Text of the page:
Trump’s Syria threats are exactly why N Korea wants nuclear weapons

16-Apr-2018 Intellasia | CNN | 6:00 AM Print This Post

As the US prepares to try and convince North Korean leader Kim Jong Un to give up his nuclear weapons, it may have made his counter argument for him.

On Friday, US President Donald Trump announced he had given the order for US forces to strike the Syrian regime in response to an alleged chemical weapons attack on a rebel-held city in the southwest of the country, which he blames on Russia and Syria.

But the attack against Syrian President Bashar al-Assad – a longtime ally of North Korea – could complicate Trump’s planned summit with Kim, expected to take place in May or June.

“This is sort of the whole reason why North Korea has pursued nuclear weapons,” Rodger Baker, VP of strategic analysis for the global intelligence firm Stratfor, told CNN. “The perception is (having nuclear weapons) reduces the likelihood of these types of punitive strikes.”

In the past, Pyongyang has repeatedly pointed to US military interventions around the world as a justification for its nuclear programme, viewing it as a vital deterrent to any attempts at regime change instigated or led by Washington.

According to Dan Coats, Trump’s director of national intelligence, Kim views nukes as key to the “survival (of) his regime.”

“He has watched… what has happened around the world relative to nations that possess nuclear capabilities and the leverage they have, and seen that having the nuclear card in your pocket results in a lot of deterrence capability,” he said at an event last year.

Learning from history

In December 2003, after months of negotiations with the US, Libyan leader Moammar Gadhafi agreed to dismantle his nuclear, chemical and biological weapons programmes.

US President George W. Bush welcomed Libya back into the “community of nations,” and British prime minister Tony Blair visited Tripoli the following year as Gadhafi was embraced as a partner in the growing War on Terror.

By March 2011, however, London and Washington had soured on Gadhafi, and NATO intervened to support his overthrow. Within months, Gadhafi was dead, cornered by rebels who beat and abused him before summarily shooting him in the head.

Some Ukrainian politicians have also claimed that had the country not given up its post-Soviet nuclear arsenal, Russia would not have annexed Crimea in 2014, though Ukrainian President Petro Poroshenko has rejected calls for Kiev to become a nuclear power again.

“The lessons that we learned out of Libya… and Ukraine giving up its nukes is, unfortunately, if you had nukes, never give them up,” Coats said. “(And) if you don’t have them, get them.”

A North Korean foreign ministry official said in 2011 that NATO’s bombing campaign against Libya taught “a grave lesson,” that “one should have power to defend peace.”

Since Kim took power that same year, North Korea has dramatically ramped up its nuclear and missile testing, and in November 2017 Pyongyang debuted a new intercontinental ballistic missile (ICBM) allegedly capable of striking the whole US mainland.

“It’s hard to say out loud, because people say you’re justifying North Korea’s bad behavior,” said Stratfor’s Baker. “(But) Libya is a case in point of how US promises are temporary at best.”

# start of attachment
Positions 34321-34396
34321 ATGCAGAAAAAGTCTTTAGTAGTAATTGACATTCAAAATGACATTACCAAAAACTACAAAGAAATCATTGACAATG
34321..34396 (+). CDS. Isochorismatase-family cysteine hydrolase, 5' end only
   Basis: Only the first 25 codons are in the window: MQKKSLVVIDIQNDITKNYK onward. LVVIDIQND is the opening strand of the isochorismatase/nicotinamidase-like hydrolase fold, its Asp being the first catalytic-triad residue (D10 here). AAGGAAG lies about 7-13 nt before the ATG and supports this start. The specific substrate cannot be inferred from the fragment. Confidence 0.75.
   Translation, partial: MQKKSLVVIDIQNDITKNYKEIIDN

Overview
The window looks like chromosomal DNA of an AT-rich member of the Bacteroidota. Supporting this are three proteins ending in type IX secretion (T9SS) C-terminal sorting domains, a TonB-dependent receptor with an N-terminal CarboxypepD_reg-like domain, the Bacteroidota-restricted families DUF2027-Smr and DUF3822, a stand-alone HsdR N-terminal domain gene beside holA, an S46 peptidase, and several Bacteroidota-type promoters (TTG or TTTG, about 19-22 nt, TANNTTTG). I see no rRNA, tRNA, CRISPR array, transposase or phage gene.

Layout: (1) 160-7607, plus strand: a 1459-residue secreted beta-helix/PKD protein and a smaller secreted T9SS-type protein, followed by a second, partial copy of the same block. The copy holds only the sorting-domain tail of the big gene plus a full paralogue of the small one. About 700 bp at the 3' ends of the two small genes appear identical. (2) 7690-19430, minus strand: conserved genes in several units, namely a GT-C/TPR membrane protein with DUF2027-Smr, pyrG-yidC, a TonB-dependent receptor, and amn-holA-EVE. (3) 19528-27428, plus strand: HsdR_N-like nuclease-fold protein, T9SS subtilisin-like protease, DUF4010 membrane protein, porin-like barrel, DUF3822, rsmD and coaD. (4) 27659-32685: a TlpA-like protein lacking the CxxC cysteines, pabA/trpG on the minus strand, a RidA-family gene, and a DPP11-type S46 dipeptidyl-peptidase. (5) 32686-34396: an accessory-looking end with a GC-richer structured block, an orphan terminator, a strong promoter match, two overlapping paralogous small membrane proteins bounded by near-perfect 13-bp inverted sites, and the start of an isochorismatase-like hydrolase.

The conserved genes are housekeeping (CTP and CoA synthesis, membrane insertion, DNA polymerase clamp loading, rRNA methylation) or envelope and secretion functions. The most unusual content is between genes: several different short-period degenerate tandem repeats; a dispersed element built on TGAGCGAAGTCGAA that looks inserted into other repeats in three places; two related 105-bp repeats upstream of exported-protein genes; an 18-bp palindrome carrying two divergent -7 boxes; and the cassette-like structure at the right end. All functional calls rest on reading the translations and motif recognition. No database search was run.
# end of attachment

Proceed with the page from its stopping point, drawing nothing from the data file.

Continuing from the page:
Another example often cited is the Trump administration’s criticism and backtracking of the Iran nuclear deal reached under President Barack Obama.

Tehran agreed in 2015 to limit its peaceful nuclear energy programme in exchange for a reduction in sanctions, but Trump has since said the deal contained “disastrous flaws” and threatened to scrap it if Iran continued ballistic missile testing not covered by the original deal.

“The lesson for any future negotiation with North Korea is you can’t count on the Americans to live up to anything,” Mike Chinoy, a senior fellow at the US-China Institute at the University of Southern California, told CNN in February.

“So screw it, get as many nukes as you can, and say: ‘We dare you to attack us because we can nuke Los Angeles’.”

Denuclearisation deadlock

While analysts said North Korea’s massive conventional military and vast amounts of artillery aimed at Seoul gave it a deterrent Libya and Syria both lacked, even without nuclear weapons, all indications are Pyongyang has no intentions of reducing its capabilities.

“(Syria) is one of those case studies the North Koreans will use in their discourse with the US,” Baker said. “What exactly is a security guarantee?”

North Korea’s concerns about suffering the same fate as Syria or Libya speak to a major potential sticking point in any negotiations with the US: what both parties mean by “denuclearisation.”

Washington has called for the “denuclearisation” of the Korean Peninsula, and while Pyongyang agrees with this aim in principle, it regards Washington’s commitment to it as hollow when the US continues to maintain a massive military presence in South Korea, which is also under the wider US nuclear umbrella.

Since 1953, the US has been committed to defending South Korea with nuclear weapons if necessary. This almost occurred in the late 1960s when, amid a crisis over the North Korean seizure of the USS Pueblo spy ship, US officials approved plans in secret to use nuclear weapons against any North Korean troops which crossed into South Korea.

In a commentary last month, the state-run North Korean Central News Agency (KCNA) said the US “has posed nuclear threat and blackmail to (North Korea) for several decades.”

“Peace and security on the Korean Peninsula, Northeast Asia and the rest of the world have been reliably guaranteed by (North Korea’s) bolstering of nuclear deterrent,” KCNA said.

Friday’s strike in Syria may make arguing the opposite more difficult than it ever was.

https://edition.cnn.com/2018/04/13/asia/north-korea-syria-strike-intl/index.html

 


Category: Korea

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